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Of Two Minds When Making a Decision
from Scientific American
One of the more enduring ideas in psychology ... is the notion that human behavior is not the product of a single process, but rather reflects the interaction of different specialized subsystems.
These systems, the idea goes, usually interact seamlessly to determine behavior, but at times they may compete. The end result is that the brain sometimes argues with itself, as these distinct systems come to different conclusions about what we should do. The major distinction responsible for these internal disagreements is the one between automatic and controlled processes.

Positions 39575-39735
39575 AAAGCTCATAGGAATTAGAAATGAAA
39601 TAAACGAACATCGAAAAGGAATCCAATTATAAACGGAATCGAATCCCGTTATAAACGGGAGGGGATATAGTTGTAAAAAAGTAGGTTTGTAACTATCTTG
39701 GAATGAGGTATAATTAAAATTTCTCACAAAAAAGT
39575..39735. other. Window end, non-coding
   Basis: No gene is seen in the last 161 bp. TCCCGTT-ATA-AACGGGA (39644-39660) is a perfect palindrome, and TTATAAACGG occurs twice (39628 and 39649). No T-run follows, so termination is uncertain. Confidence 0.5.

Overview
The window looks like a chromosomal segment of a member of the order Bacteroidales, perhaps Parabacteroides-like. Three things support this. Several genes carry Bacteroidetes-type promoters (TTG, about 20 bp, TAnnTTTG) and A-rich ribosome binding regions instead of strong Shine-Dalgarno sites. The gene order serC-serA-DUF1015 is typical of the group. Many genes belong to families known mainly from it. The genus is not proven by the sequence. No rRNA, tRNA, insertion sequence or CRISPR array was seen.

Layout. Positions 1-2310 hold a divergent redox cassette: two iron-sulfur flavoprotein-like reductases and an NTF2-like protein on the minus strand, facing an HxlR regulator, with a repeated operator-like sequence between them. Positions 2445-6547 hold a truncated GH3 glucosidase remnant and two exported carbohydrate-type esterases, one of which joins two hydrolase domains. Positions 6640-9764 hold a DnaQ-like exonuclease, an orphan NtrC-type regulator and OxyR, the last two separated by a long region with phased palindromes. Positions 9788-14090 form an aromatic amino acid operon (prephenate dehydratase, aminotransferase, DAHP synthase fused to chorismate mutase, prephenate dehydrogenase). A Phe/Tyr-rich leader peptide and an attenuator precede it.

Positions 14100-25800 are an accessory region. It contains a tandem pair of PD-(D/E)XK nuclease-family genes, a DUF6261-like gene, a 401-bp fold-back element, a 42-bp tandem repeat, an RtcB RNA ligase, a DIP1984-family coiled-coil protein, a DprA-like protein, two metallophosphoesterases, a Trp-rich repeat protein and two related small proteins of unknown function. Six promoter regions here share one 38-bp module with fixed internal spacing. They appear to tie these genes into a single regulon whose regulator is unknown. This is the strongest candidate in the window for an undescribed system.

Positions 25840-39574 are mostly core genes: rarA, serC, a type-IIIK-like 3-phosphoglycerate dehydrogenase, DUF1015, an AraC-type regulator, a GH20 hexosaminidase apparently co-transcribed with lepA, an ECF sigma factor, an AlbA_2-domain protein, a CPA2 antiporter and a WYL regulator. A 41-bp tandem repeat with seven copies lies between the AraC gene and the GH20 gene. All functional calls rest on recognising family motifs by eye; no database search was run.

System 1 is generally automatic, affective and heuristic-based, which means that it relies on mental "shortcuts." It quickly proposes intuitive answers to problems as they arise. System 2, which corresponds closely with controlled processes, is slow, effortful, conscious, rule-based and also can be employed to monitor the quality of the answer provided by System 1. If it's convinced that our intuition is wrong, then it's capable of correcting or overriding the automatic judgments.
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